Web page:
President Trump set off a firestorm of controversy on Saturday after he attacked the mayor of Puerto Rico on Twitter as the island struggles to recover from Hurricane Maria's devastation. Millions of residents have limited access to food, water, shelter, and electricity, and Trump saw it fit to criticize San Juan Mayor Carmen Yulín Cruz's "poor leadership" as he heads to his golf resort this weekend. The backlash was swift, and one Puerto Rican celebrity had some particularly strong words in response. Hamilton creator Lin-Manuel Miranda said Trump will go "straight to hell" for his remarks in a fiery tweet storm that criticized the president's leadership.
"You're going straight to hell, @realDonaldTrump. No long lines for you," Miranda tweeted on Saturday morning. "Someone will say, "Right this way, sir." They'll clear a path."
Miranda, who has been actively fundraising and raising awareness for Puerto Rico in recent weeks, didn't stop there. "She has been working 24/7," he continued. "You have been GOLFING. You're going straight to hell. Fastest golf cart you ever took."
Both of Miranda's parents were born in Puerto Rico, and he has been urging his millions of Twitter followers to donate to relief efforts in the area. He has also stated that he has been reaching out to "every famous Puerto Rican singer I know and several I don’t” to raise money for the island.
President Trump has been criticized for what many have called a delayed response to Puerto Rico's relief efforts, which some argue have been much different from the President's concerned response to similar recent natural disasters in Houston, Texas, and Florida. In a tweet sent last week. Trump seemed to almost blame Puerto Rico for the devastation it is currently enduring.
"Texas & Florida are doing great but Puerto Rico, which was already suffering from broken infrastructure & massive debt, is in deep trouble," the President said on Sunday. He continued, "It’s old electrical grid, which was in terrible shape, was devastated. Much of the Island was destroyed, with billions of dollars owed to Wall Street and the banks which, sadly, must be dealt with."
Despite these comments on the desolation of the island — which seemed to depict the Puerto Rican relief effort as more of a burden than anything else — the Trump administration continued to insist that they were responding appropriately. Trump's acting secretary of Homeland Security, Elaine Duke, even called the administration's actions in the area a “really a good news story," a statement that provoked rebuke from Cruz.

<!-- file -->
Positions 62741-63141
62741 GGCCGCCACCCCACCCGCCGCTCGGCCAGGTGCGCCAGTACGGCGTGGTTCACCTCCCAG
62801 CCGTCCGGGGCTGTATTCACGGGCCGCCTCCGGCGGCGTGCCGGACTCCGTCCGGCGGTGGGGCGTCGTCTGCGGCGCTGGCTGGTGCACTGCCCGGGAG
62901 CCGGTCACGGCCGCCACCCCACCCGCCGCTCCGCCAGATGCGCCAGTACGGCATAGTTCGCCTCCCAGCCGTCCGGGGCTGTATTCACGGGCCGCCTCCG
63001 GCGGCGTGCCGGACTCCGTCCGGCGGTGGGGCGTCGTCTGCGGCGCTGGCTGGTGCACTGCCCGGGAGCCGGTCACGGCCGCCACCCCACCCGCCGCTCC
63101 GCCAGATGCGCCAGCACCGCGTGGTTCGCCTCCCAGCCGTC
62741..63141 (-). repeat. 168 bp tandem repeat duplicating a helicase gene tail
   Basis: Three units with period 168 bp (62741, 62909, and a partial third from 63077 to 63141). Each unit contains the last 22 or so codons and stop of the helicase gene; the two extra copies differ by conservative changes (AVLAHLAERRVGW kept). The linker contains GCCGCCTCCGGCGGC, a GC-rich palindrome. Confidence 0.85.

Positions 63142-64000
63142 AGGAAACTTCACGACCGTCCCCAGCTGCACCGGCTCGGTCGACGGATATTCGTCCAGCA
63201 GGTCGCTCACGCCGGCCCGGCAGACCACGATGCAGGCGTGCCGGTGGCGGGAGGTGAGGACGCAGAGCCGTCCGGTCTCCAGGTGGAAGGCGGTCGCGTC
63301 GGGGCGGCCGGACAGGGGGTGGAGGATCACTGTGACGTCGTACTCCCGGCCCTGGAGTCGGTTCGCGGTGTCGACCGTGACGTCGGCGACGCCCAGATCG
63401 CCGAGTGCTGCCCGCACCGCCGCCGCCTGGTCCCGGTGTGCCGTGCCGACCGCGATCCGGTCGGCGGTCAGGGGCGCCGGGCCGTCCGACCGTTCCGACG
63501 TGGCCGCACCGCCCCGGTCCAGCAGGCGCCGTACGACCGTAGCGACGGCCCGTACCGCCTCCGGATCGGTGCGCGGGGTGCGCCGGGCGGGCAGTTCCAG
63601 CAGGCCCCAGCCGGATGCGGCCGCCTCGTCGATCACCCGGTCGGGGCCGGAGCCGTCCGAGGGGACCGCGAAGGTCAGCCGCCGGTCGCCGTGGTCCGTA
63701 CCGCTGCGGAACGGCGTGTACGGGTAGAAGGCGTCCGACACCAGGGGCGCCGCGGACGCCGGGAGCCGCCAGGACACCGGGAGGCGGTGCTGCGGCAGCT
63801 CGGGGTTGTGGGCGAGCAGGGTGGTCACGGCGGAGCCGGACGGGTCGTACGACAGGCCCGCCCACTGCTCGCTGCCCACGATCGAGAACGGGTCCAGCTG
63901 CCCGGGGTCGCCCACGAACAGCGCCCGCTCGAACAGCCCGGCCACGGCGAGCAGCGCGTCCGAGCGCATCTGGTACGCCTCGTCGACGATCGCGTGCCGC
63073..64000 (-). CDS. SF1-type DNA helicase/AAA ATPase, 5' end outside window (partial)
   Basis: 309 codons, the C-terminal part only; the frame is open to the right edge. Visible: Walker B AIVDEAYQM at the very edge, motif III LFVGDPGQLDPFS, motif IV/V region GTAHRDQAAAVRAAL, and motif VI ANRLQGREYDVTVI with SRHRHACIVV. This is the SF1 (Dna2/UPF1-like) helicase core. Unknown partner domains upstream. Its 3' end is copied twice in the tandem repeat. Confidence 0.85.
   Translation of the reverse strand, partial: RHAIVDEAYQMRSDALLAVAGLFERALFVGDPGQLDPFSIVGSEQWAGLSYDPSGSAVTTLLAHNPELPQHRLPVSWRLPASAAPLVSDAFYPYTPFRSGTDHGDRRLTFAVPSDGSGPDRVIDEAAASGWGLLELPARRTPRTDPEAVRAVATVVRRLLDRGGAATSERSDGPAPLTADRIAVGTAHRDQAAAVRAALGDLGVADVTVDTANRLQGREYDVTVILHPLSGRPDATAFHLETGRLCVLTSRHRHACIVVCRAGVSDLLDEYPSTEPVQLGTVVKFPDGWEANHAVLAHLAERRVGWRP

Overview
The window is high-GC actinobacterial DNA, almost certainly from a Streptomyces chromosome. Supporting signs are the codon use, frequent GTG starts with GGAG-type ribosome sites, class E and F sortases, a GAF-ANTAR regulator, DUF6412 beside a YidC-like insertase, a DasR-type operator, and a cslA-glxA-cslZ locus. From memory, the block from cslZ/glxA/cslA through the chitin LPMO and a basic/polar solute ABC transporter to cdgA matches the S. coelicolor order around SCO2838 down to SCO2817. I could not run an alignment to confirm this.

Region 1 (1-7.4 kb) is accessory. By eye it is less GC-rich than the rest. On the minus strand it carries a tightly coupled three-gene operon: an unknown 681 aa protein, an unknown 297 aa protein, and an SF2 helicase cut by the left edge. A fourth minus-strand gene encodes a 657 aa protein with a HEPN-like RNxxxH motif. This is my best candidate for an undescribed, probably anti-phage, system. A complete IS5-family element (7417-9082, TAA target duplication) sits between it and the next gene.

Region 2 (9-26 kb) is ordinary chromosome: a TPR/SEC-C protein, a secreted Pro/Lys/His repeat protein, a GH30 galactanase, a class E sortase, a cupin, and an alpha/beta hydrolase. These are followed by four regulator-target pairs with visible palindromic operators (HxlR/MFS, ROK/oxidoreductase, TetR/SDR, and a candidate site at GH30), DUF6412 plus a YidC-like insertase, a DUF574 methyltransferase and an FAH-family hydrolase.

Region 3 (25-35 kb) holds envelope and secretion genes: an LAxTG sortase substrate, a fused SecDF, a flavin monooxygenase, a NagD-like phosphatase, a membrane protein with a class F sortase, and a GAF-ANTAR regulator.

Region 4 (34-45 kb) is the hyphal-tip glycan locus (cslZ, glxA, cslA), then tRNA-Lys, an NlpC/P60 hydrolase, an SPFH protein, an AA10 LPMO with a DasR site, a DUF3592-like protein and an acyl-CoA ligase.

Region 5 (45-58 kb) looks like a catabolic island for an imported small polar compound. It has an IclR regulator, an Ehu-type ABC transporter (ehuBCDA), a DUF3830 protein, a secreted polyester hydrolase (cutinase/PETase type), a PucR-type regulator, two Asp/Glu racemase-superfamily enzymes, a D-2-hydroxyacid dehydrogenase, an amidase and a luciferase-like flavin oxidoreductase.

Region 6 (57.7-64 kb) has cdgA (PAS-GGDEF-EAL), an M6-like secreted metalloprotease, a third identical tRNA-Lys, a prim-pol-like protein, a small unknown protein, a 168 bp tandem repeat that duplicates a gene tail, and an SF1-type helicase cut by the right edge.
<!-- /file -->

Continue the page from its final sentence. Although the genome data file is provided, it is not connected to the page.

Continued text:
"Maybe from where she's standing it's a good news story," Cruz told CNN on Friday. "When you're drinking from a creek, it's not a good news story. When you don't have food for a baby, it's not a good news story. When you have to pull people down from buildings — I'm sorry, that really upsets me and frustrates me."
Apparently, this remark sent Trump over the edge, leading to one of his infamous early morning tweet storms in which he attacked Cruz and other Puerto Rican officials. He even, somewhat bizarrely, suggested that Democrats are to blame for her criticism.
"The Mayor of San Juan, who was very complimentary only a few days ago, has now been told by the Democrats that you must be nasty to Trump," the President tweeted. He went on to say that Puerto Ricans "want everything to be done for them when it should be a community effort," despite the fact that the island could be without power for months and residents are running out of cash.
This isn't the first time Miranda has criticized Trump's leadership, but it's certainly his most fiery rebuke yet. His remarks will likely do little to change the President's mind about his response to Hurricane Maria, but Miranda is doing plenty on his own to offer assistance to the devastated island. He is urging his fans to donate to the non-profit Hispanic Federation, and is currently working with other celebrities on a charity single that is set to be released next month.